2. Are there knowledge gaps or experience differences that could lead to confusion? If so, then you’ll likely need to bring everyone together (at least at the outset of your project) to help make sure you’re working with a shared understanding.
  3. Is the subject matter complex? Effective teams, whether hybrid or in-person, make sure everyone is on the same page. If a project is especially complicated or requires specialized knowledge, it’s worth going through the details as a team.
Related: How async collaboration can solve your meeting problem

Using async to make the most of sync 

If you’re only spending around a fifth of your time on synchronous communications, you want to make sure it counts. Luckily, getting some tasks completed asynchronously can help you maximize together time. 

Here are a few general tips for using async to drive sync success that we’ve discovered over a decade or so of working with Agile teams:

Plan, plan, and plan some more

Not only does this mean having a detailed agenda, it means thinking through every aspect of the time spent together, including different experiences for in-person and remote attendees. Facilitation skills are key here, both for the “official” facilitator and for participants. 

Related: 5 actionable tips to improve meeting engagement

Assign pre-work (and deadlines for it)

No one should come into a meeting unprepared. Whenever possible, assign pre-work that can be completed, anywhere, anytime before the specified deadline. Bear in mind the time needed (and consider how you’re creating asynchronous debt). 

Having pre-work done beforehand will let you focus on what truly requires real-time discussion. 

Provide updates

Have you ever been to a daily standup that just turned into a list of updates? Us, too. To avoid that situation, do this part asynchronously. Before standup, have participants add updates to a shared doc or template (...or mural). Or, to make it even more personal (and fun), embrace asynchronous video meetings by making updates using a screen recorder like Loom.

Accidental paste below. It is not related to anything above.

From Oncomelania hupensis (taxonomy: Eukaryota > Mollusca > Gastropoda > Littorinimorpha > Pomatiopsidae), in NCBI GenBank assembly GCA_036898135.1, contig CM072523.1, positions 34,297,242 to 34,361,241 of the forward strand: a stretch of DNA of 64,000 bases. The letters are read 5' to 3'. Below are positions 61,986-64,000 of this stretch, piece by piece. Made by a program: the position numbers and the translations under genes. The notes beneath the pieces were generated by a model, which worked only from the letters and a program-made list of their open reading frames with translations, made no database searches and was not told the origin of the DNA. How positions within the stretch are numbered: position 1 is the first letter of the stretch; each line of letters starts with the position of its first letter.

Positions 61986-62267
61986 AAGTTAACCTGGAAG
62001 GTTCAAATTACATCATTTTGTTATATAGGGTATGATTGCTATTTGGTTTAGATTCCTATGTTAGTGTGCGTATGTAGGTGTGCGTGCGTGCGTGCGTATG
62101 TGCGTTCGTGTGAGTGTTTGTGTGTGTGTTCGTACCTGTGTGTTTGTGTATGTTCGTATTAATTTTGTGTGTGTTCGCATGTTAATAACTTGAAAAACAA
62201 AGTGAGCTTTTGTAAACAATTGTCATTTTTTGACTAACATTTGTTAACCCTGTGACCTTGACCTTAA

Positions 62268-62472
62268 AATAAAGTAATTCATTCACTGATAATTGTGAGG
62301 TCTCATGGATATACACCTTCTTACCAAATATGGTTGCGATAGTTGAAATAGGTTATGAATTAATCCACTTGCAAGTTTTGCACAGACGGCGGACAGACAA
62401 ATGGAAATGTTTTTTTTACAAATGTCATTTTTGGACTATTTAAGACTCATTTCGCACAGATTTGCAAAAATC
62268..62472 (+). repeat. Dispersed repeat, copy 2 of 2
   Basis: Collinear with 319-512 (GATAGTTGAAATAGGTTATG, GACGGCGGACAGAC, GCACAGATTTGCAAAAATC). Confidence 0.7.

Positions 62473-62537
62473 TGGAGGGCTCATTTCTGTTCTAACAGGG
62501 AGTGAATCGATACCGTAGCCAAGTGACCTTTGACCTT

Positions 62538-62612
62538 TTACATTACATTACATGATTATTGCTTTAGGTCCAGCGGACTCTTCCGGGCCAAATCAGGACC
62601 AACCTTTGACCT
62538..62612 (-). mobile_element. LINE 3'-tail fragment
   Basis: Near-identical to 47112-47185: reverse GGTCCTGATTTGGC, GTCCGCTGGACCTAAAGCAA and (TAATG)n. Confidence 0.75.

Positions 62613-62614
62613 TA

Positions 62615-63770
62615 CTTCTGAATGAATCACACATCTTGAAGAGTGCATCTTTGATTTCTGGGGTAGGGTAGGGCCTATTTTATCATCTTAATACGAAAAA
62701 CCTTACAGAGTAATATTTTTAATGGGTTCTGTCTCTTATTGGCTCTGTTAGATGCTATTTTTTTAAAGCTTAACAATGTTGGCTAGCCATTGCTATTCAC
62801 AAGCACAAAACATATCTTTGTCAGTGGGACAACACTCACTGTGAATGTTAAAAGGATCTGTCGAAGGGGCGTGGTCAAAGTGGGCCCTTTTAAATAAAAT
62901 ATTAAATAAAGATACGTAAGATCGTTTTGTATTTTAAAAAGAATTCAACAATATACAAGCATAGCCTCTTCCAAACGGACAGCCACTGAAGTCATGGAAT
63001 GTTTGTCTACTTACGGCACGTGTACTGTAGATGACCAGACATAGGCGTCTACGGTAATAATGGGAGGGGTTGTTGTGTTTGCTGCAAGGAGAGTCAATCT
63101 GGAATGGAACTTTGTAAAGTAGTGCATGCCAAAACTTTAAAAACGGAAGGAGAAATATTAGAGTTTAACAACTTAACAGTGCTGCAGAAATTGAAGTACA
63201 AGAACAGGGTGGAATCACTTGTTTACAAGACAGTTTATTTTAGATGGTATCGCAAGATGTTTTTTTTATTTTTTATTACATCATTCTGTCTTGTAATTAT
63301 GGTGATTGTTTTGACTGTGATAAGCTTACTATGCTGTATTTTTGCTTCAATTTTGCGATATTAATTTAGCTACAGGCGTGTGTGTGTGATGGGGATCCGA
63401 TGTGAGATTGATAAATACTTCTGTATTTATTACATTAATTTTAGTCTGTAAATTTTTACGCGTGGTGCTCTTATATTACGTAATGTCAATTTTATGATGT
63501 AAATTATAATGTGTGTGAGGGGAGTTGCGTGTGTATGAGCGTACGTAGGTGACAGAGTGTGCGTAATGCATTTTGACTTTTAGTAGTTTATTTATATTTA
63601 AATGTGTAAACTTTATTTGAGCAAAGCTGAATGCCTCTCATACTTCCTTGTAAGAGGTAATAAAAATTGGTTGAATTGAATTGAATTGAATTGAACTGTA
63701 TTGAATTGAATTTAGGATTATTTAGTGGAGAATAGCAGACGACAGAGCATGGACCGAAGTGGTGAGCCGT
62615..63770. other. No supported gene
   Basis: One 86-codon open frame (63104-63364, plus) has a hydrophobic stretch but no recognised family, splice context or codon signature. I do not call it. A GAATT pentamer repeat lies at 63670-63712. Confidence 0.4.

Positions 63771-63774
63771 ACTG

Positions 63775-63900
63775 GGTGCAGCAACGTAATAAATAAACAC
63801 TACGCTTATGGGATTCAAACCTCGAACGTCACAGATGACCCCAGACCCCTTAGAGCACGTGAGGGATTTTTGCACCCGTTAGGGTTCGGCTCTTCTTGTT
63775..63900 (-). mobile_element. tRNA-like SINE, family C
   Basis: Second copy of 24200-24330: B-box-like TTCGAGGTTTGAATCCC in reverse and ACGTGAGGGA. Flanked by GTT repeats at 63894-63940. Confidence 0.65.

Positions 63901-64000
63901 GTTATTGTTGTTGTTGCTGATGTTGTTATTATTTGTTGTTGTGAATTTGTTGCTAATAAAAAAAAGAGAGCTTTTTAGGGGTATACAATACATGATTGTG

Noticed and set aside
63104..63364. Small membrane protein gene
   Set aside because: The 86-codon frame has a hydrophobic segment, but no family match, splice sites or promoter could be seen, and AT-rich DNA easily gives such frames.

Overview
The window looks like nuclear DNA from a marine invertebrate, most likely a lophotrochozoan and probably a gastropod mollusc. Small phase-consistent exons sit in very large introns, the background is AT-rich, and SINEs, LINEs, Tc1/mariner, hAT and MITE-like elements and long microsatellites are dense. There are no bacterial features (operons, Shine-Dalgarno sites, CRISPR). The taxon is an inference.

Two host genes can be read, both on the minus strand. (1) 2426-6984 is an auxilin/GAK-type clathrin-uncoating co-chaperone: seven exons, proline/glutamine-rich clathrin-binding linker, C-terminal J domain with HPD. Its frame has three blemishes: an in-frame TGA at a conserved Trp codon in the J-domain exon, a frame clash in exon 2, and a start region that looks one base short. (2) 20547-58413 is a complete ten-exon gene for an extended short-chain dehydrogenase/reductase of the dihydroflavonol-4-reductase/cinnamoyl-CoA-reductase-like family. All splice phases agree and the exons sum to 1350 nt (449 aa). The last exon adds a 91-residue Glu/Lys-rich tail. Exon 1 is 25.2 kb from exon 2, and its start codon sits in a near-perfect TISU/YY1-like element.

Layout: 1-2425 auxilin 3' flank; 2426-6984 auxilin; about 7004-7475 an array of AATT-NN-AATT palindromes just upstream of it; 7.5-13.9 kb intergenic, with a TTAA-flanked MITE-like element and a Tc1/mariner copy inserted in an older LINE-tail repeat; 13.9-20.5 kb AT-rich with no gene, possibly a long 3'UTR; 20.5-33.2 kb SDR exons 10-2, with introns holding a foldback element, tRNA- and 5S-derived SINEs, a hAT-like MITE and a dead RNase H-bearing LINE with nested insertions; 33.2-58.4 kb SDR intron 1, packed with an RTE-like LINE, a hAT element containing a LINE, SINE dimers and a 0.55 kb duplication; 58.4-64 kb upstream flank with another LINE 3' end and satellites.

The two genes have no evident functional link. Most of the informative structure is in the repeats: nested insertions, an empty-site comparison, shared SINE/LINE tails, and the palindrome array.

Quality over quantity

When it comes to meetings, good things come in shorter (and more focused) packages. By making the most of meetings and only holding them in real time when they’re absolutely necessary, you might find that they’re not so bad after all. 

As you continue to find the right balance between traditional and async meetings for your team, you may even start looking forward to what you can accomplish.  

Mural makes it possible for enterprises to implement and scale Agile methodologies in a visual, collaborative way that facilitates asynchronous work. Contact our Sales team to learn more about how Mural powers enterprise collaboration.

About the authors

About the authors

Jim Kalbach

Jim Kalbach

Chief Evangelist
Jim is a noted author, speaker, and instructor in innovation, design, and the future of work. He is currently Chief Evangelist at Mural, the leading visual work platform.
Bryan Kitch

Bryan Kitch

Content Marketing Manager
Bryan is a Content Marketing Manager @ MURAL. When he's not writing or working on content strategy, you can usually find him outdoors.